When an Indecent, Immoral Act is NOT Moral Turpitude

       



   


Ramon Considers Returning to Politics, By Dan Izenberg (Jerusalem Post)

Full Text;

Associates of former justice minister Haim Ramon said Thursday that he was to decide on whether to return to politics only after the Pessah holidays.

Earlier, the Tel Aviv Magistrate’s Court decided to uphold the Ramon’s conviction of committing an indecent act, but ruled that the felony would not carry with it moral turpitude, which would enable Ramon to return to public life, if he chose to do so.

Ramon will still have to carry out 120 hours of community service.

The former justice minister was convicted at the end of January of forcibly kissing a 20-year-old female soldier without her consent. The judges also ordered Ramon to pay the soldier NIS 15,000 compensation.

Upon leaving the court, Ramon’s lawyer, Dan Sheinman, said he had not yet decided whether to file an appeal.

Related reports:

‘Ramon as Minister is an Indecent Act’

State May Appeal Ruling Absolving Ramon of Moral Turpitude

A panel of judges, headed by Hayuta Kochan, rejected the recommendation of the case’s parole board to cancel either Ramon’s criminal conviction or criminal record, or both.

According to the judges, “Canceling a conviction is an unusual measure and the court will use it only in exceptional cases.”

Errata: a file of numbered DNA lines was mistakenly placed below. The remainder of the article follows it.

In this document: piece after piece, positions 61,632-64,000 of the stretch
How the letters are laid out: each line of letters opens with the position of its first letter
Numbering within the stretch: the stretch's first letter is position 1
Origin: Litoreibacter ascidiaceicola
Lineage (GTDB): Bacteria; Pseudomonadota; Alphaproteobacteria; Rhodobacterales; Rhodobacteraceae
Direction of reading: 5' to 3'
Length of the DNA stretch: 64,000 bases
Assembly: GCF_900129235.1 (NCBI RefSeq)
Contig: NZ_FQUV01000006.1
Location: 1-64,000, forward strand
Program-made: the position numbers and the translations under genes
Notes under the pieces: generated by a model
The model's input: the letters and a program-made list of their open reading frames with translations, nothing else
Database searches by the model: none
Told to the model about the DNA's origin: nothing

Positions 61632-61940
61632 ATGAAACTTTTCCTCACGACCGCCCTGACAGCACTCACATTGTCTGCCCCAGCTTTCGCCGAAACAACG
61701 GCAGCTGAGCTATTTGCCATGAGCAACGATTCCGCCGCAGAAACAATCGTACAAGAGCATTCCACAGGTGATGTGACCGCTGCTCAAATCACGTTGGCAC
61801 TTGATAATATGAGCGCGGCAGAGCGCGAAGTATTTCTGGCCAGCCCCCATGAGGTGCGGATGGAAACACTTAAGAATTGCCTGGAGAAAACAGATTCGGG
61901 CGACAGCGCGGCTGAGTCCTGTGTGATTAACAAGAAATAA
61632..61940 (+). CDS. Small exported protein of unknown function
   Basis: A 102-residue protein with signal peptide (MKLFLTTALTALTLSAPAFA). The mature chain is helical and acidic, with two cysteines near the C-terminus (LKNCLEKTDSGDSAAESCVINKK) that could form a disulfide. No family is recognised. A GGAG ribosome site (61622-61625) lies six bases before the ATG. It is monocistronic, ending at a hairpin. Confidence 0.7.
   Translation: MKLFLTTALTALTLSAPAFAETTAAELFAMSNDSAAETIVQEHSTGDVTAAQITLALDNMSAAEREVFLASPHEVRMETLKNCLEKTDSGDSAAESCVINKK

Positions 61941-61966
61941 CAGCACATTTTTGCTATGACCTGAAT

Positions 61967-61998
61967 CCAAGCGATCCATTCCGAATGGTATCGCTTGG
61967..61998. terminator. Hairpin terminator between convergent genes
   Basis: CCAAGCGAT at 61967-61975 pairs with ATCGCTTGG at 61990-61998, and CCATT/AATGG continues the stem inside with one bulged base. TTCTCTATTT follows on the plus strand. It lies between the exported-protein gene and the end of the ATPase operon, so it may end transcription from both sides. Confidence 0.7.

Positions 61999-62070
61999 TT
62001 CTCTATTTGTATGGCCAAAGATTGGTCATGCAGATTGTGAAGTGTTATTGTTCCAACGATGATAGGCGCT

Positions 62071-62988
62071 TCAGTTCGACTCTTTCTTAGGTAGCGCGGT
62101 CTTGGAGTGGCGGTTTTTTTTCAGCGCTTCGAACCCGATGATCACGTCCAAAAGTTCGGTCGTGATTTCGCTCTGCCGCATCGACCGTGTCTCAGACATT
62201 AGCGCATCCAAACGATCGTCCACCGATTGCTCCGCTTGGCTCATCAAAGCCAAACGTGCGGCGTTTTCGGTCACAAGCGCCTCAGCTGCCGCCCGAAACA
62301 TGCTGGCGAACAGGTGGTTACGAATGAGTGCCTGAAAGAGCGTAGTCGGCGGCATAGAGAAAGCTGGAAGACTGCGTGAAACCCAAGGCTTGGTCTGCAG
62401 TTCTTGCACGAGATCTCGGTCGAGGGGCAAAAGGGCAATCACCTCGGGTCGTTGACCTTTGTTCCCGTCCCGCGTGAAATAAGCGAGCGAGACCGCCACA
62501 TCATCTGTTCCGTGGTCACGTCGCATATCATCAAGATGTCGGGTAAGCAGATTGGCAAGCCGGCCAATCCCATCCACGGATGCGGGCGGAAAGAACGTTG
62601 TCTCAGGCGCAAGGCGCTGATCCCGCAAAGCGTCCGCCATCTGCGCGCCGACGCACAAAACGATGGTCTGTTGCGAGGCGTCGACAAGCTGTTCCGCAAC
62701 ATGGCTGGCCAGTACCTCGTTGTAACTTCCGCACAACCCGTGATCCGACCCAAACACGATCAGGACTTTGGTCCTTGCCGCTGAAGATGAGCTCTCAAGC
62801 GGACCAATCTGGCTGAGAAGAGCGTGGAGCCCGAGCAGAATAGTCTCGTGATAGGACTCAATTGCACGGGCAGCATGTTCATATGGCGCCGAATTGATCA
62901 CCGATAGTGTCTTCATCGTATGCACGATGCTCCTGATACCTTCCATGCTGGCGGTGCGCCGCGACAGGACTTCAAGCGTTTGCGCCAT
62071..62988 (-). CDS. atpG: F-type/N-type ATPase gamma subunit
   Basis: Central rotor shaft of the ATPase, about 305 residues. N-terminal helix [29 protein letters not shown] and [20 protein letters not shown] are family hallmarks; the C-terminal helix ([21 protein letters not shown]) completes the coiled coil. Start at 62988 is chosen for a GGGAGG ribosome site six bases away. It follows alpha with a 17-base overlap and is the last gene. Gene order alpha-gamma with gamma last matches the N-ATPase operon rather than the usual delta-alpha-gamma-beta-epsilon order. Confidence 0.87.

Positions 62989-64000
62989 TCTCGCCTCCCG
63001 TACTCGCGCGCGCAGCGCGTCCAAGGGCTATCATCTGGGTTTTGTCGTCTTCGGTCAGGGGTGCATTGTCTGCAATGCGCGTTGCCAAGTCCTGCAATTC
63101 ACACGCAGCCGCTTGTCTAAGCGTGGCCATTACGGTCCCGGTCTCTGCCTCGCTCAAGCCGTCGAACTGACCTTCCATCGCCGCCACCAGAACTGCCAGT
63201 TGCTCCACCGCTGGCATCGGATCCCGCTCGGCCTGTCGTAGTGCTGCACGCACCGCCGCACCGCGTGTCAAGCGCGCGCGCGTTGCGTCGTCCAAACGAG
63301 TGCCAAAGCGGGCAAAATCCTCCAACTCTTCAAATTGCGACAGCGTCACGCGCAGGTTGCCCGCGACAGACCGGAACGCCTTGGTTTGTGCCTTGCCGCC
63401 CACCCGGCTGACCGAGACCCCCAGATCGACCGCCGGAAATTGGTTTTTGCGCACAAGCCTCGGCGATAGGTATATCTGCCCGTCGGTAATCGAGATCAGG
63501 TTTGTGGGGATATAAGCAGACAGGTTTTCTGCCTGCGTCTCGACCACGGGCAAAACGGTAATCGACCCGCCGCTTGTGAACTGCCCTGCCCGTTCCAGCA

“After a careful examination of the material at hand, we came to the conclusion that the public interest overtakes the defendant’s personal interest. Canceling the conviction in this would blur the message and dim the criminal actions that had been committed,” they wrote.

The court noted Ramon’s public record, which appears to have eased his sentence.

“It is no doubt that the defendant has merit; he is a well-known figure in Israeli public life. Throughout the years, he has served in many senior positions, whether as an MK or a minister in several governments. His public record stands on his side and was taken into consideration in the decision. However, we did not turn a blind eye to the plaintiff’s distress and pain,” the court said.

Regarding the issue of moral turpitude, the judges determined that since “the felony is positioned in the lower threshold of criminal activity, it does not carry with it moral turpitude. The defendant’s punishment is his conviction.”

The exclusion of moral turpitude from the ruling is particularly relevant, as it has been speculated that Olmert may appoint his close ally Ramon as finance minister instead of Avraham Hircshson, who is likely to quit due to mounting allegations of corruption.

Commentary;

A Dictionary.com search on the term ‘moral turpitude’ returns 3 results regarding the term.

The 3 results seem to indicate together;

  • Immoral Conduct
  • Evil Character, Lack of Integrity
  • 1 : an act or behavior that gravely violates the sentiment or accepted standard of the community
  • 2 : a quality of dishonesty or other immorality that is determined by a court to be present in the commission of a criminal offense (a crime involving moral turpitude)

Visalaw.com gives it’s explanation of ‘moral turpitude’;